Childhood & Early Life
Milton Berle was born in a Jewish family as Milton Berlinger to Moses Berlinger and Sarah Glantz Berlinger in the Harlem neighbourhood of Manhattan in 1908. His father was a paint and varnish salesman.
A prodigious child, he entered the world of showbiz at the tender age of five, mimicking the legendary comic personality of Charlie Chaplin in a talent contest and eventually winning the same.
No sooner his in-born talent and acting skills were recognized by the who’s who of the industry, who started offering young Berlinger acting roles. Some of the early silent films in which he was cast includes ‘The Perils of Pauline’, ‘The Mark of Zorro’ and ‘Tillie’s Punctured Romance’.
He was even part of other silent films of the decade including, ‘Bunny's Little Brother’, ‘Tess of the Storm Country’, ‘Birthright’, ‘Love's Penalty’, ‘Divorce Coupons’ and ‘Ruth of the Range’.
In 1916, he enrolled in the Professional Children’s School to further polish his acting skills.
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He made his official stage debut in 1920 in the revival of the musical comedy Florodora in Atlantic City, New Jersey. Four years later, he was roped in to serve as the MC or Master of Ceremonies in vaudeville. Same time, he officially changed his name to Milton Berle.
Beginning of the 1930s decade, he became a successful stand-up comedian. It was this rising popularity and newly received star status that earned him a role in Jack White’s topical musical theatrical ‘Poppin' the Cork’. In addition to acting, he even co-wrote the score for the film.
He continued his tryst with songwriting as well, penning the lyrics of the title song for the RKO Radio Pictures release ‘Li'l Abner’. Furthermore, he even wrote Spike Jones B-side, ‘Leave the Dishes in the Sink, Ma’.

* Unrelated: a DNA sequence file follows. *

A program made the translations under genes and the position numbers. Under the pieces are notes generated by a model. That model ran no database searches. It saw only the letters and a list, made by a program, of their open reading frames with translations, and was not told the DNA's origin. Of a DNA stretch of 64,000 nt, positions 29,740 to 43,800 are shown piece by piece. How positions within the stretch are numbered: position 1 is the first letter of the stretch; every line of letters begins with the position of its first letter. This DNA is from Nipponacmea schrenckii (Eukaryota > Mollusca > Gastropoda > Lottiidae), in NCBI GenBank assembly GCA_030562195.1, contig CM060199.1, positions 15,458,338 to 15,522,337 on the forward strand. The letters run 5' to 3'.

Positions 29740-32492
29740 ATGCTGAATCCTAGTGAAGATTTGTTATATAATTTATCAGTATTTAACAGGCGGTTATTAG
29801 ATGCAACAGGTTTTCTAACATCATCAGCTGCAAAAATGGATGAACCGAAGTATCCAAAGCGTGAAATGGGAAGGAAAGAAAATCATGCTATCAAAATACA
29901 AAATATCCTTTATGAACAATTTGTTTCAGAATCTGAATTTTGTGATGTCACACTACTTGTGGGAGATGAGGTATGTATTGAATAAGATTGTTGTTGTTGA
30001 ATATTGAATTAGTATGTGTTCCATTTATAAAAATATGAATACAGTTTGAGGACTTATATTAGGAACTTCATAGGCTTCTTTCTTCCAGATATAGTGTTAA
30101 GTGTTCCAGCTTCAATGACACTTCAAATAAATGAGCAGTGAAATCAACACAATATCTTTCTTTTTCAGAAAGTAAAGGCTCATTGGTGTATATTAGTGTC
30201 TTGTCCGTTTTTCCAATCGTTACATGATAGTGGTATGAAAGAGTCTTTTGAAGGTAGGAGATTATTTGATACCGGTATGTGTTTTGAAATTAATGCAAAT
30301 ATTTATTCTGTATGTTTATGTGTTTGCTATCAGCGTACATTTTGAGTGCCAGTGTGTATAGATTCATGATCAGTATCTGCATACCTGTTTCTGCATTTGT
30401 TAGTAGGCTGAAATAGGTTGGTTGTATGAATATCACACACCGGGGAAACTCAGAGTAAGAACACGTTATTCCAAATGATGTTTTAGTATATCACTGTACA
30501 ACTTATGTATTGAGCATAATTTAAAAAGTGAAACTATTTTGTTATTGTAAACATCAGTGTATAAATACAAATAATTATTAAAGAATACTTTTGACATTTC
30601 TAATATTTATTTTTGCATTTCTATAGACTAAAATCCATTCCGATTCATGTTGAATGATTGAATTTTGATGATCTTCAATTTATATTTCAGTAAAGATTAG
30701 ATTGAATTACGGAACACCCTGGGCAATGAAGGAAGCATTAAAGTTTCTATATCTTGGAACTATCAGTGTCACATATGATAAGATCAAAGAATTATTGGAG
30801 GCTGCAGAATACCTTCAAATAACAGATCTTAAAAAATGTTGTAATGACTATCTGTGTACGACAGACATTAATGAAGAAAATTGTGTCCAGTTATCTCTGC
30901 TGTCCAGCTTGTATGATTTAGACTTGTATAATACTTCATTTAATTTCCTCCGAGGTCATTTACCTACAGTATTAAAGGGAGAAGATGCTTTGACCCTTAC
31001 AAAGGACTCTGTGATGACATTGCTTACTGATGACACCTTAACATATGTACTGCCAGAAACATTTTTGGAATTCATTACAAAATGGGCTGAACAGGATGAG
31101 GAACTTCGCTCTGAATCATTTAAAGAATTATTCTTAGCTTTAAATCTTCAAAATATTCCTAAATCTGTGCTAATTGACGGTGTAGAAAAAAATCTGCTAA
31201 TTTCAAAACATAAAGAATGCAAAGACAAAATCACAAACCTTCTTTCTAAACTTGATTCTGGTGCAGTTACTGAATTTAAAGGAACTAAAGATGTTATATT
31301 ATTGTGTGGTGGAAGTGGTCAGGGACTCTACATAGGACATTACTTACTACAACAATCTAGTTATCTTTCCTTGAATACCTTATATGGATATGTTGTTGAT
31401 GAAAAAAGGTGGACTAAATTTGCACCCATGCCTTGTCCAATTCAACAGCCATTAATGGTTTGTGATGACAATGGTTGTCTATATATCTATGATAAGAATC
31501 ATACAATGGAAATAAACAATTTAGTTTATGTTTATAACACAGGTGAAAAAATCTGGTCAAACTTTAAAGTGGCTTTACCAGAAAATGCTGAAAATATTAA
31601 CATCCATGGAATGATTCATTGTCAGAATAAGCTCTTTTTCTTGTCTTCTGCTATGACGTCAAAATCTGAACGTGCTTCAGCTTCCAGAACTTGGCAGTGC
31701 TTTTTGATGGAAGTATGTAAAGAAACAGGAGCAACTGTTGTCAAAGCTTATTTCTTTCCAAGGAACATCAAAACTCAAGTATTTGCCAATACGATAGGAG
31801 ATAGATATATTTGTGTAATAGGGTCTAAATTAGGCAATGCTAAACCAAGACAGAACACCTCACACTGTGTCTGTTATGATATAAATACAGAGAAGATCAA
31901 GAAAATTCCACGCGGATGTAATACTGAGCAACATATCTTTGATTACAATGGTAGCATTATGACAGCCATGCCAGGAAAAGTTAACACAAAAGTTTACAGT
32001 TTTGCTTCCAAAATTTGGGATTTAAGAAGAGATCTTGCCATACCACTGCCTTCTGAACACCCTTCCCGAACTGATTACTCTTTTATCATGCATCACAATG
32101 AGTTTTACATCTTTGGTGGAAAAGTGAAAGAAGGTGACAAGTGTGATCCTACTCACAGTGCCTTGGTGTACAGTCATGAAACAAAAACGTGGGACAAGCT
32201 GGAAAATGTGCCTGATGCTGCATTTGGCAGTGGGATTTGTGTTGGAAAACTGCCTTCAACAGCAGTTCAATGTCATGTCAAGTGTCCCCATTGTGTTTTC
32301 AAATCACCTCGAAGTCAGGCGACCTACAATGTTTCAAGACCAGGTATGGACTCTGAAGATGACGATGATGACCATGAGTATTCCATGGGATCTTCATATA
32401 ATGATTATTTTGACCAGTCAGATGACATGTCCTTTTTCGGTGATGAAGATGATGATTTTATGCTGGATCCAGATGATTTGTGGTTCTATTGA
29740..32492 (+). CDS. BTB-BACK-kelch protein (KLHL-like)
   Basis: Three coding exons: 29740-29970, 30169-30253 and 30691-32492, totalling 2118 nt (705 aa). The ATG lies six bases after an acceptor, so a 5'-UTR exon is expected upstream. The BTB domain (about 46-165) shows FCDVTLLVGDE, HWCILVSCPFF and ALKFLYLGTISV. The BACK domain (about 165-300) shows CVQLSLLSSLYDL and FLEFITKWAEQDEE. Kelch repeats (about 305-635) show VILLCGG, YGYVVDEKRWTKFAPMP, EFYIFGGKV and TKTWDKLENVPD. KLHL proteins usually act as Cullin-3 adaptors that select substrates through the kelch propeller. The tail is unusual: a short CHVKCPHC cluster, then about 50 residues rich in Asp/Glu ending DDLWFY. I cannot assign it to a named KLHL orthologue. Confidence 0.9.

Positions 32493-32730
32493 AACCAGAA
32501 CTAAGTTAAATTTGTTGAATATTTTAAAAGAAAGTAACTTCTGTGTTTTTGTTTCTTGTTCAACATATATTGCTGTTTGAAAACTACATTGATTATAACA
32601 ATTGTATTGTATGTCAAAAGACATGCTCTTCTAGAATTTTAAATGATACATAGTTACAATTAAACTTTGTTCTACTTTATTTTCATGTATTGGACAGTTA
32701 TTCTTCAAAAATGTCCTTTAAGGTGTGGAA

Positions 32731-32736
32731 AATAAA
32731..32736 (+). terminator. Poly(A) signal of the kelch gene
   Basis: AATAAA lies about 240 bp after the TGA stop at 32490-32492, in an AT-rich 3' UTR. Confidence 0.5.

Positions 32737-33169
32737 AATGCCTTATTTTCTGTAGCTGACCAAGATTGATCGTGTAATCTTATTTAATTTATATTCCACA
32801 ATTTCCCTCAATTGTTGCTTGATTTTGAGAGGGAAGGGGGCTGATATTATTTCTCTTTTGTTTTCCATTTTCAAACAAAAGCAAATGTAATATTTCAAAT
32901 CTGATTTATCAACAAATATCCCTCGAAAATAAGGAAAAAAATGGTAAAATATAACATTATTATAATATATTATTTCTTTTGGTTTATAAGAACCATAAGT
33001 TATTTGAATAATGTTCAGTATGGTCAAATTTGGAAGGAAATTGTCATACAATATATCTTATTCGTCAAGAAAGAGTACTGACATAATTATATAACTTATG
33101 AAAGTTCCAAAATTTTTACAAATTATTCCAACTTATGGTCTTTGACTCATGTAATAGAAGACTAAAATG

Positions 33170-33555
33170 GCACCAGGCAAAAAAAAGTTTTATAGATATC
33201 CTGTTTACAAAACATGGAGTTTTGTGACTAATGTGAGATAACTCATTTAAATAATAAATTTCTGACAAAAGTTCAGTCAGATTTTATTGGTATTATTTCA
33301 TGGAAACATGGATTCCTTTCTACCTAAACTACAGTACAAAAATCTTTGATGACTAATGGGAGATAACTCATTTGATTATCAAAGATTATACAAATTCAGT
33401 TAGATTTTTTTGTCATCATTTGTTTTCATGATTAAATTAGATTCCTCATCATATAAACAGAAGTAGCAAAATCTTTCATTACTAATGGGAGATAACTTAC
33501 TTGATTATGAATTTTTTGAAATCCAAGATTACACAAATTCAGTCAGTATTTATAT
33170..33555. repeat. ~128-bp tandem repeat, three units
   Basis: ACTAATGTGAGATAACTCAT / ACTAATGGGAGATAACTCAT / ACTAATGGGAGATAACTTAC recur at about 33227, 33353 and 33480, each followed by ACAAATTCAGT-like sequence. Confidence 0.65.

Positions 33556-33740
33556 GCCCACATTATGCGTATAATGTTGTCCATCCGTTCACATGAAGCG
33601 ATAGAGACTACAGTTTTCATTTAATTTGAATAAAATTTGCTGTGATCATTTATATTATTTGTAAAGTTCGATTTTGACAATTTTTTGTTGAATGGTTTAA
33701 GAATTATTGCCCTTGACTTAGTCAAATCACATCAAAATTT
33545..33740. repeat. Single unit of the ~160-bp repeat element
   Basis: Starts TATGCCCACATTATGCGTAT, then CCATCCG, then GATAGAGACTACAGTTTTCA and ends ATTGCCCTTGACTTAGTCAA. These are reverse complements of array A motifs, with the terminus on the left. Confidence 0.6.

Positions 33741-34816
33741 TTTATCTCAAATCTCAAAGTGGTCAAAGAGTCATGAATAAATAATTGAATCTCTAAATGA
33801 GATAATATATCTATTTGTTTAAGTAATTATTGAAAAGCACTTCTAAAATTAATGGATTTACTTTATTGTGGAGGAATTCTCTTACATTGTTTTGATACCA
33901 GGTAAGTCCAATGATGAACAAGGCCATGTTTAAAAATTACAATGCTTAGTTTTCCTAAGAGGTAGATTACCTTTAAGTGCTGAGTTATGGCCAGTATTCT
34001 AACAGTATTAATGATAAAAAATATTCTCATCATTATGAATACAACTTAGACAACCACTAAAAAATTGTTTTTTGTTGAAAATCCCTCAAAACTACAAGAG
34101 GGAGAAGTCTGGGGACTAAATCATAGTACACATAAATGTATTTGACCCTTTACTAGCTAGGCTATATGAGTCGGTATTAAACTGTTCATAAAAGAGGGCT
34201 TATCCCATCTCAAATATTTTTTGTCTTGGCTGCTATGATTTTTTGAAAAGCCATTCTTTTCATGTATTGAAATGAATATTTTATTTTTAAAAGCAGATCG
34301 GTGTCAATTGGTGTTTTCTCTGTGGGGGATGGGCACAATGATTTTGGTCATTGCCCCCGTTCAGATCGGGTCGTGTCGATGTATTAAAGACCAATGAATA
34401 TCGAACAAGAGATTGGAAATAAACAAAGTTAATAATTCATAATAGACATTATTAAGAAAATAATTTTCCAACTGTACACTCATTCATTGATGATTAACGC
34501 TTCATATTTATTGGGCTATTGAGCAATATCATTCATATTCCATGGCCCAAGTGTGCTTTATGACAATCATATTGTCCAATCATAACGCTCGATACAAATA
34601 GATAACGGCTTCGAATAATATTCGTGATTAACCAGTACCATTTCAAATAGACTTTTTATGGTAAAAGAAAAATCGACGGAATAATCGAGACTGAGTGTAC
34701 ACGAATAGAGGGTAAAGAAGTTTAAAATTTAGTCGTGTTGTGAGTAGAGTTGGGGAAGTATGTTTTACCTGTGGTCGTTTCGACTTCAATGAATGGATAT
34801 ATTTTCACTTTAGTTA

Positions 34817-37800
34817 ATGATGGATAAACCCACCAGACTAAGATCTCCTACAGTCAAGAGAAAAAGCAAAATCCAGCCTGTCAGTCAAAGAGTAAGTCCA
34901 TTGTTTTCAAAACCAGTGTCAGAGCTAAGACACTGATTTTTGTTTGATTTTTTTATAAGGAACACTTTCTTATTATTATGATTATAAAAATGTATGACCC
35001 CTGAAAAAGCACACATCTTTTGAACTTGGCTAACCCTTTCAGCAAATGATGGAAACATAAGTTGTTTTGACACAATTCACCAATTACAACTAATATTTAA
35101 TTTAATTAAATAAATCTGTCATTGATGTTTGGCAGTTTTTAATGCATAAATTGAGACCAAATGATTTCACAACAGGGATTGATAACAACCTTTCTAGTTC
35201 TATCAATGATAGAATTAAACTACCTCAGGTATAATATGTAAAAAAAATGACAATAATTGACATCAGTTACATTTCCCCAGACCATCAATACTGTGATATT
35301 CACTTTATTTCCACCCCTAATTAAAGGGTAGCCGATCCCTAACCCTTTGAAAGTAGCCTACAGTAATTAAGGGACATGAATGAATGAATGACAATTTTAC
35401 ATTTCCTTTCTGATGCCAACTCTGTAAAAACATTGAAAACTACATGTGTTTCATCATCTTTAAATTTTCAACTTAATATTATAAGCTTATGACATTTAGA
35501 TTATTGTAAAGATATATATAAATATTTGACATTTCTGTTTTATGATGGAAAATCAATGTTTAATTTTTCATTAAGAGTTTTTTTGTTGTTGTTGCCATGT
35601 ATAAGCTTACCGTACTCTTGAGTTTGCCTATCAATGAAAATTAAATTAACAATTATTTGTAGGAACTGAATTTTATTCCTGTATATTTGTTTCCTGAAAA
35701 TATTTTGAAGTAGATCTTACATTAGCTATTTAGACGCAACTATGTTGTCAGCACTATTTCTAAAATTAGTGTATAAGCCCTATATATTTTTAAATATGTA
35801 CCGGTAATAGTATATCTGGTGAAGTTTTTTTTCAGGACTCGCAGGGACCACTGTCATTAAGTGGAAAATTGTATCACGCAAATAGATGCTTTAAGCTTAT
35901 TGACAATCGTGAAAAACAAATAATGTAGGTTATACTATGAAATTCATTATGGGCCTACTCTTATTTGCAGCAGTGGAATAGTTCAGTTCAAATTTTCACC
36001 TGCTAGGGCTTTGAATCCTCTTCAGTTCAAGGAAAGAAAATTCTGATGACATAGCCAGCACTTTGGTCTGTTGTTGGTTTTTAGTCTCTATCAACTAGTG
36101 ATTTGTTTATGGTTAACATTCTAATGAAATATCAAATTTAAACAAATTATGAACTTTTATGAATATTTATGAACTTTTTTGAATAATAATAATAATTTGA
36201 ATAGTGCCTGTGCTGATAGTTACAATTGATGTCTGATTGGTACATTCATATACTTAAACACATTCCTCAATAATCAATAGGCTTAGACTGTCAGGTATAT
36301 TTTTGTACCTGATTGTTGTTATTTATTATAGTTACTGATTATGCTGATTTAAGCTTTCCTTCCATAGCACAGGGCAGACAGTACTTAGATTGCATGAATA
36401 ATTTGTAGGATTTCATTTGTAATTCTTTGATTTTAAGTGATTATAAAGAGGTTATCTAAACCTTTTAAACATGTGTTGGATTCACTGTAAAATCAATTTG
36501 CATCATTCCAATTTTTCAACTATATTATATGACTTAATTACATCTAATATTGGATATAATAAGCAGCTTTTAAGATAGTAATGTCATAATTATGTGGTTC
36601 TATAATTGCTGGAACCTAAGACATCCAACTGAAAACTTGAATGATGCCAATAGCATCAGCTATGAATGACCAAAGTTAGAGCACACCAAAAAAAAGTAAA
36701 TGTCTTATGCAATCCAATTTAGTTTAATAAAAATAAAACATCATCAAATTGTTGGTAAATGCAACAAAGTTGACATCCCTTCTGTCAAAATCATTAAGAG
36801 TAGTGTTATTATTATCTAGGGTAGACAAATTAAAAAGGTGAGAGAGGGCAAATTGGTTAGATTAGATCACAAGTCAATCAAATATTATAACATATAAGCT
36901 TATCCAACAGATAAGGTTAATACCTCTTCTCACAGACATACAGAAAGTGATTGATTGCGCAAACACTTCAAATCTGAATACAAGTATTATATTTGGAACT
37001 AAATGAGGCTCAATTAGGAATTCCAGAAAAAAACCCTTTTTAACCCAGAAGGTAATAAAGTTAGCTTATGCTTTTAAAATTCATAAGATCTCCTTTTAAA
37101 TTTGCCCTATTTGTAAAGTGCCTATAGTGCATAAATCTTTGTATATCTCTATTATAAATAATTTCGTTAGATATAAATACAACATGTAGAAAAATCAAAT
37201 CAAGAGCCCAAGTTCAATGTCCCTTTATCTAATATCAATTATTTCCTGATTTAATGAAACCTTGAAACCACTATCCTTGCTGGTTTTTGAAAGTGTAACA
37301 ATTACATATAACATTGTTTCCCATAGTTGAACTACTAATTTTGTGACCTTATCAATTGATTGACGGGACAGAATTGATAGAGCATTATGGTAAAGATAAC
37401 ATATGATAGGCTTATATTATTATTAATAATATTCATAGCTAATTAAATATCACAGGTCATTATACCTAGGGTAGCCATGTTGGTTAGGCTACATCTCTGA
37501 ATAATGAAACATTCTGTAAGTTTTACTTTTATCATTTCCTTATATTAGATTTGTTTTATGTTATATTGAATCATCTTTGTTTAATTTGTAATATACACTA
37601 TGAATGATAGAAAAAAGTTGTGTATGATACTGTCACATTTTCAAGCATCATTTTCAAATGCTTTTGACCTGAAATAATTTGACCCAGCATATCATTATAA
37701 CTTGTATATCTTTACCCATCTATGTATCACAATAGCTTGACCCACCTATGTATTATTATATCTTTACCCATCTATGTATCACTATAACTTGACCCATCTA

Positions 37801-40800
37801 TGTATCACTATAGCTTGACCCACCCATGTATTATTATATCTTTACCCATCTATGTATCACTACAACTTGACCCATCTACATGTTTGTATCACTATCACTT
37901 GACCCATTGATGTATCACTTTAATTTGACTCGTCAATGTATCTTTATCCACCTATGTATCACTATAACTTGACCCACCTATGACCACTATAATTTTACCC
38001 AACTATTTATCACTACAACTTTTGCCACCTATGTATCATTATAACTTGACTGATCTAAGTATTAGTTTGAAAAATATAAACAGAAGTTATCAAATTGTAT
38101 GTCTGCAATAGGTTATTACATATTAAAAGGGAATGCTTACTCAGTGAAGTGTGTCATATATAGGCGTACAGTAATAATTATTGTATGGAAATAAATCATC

He made his debut radio appearance in 1934 for the show, ‘The Rudy Vallee Hour’ which lasted until 1936. Furthermore, he became popular with ‘The Gillette Original Community Sing’ which was a comedy variety program on CBS. In 1939, he served as host for the show, ‘Stop Me If You've Heard This One’.
Though he gained a lot of popularity for his radio programs, it was his live acts that people waited for. As such, by 1940s, he became the highest paid night club performer. However, to make a flourishing career on the radio, he concentrated on the same.
He started with the comedy variety show, ‘Three Ring Time’ which was followed by a pogram by Campbell’s Soups Company. He was even part of the 1944-45 audience participation show, ‘Let Yourself Go’. The 1946 CBS show, ‘Kiss and Make Up’ had him serving as the judge. The program featured the problems of contestants decided by a jury from studio audiences.
‘The Texaco Star Theatre’ was his last radio series which began in 1948 and continued until 1949. Apart from him, the show had several other cast members including, Charles Irving, Kay Armen, and Al Kelly.
The successful radio career paved way for yet another experimentation as he tried to make a career in the then-emerging medium, television. Year 1948 had NBC launch ‘Texaco Star Theatre’ to television, with him being the permanent host for the series by October.
‘Texaco Star Theatre’ further augmented his popularity with viewers going gaga about his slapstick comedy and bizarre dressing sense. In no time, the show acquired the number 1 slot on in the Nielsen ratings with as much as 80% viewership.
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By 1949, the sales graph of the television boxes witnessed a grand leap as more and more people tuned to ‘Texaco Star Theater’. The newly earned fame gave him a superstar status as he became reckoned as ‘Mr. Television’ and ‘Uncle Miltie’ by the people.
For keeping the gags meter on a roll, he joked aggressively and went on to extremes even dressing up as a woman to get the audience into splits of laughter. He used the newly found star status to the maximum by bringing on black performers on the show, the first-of-its-kind effort.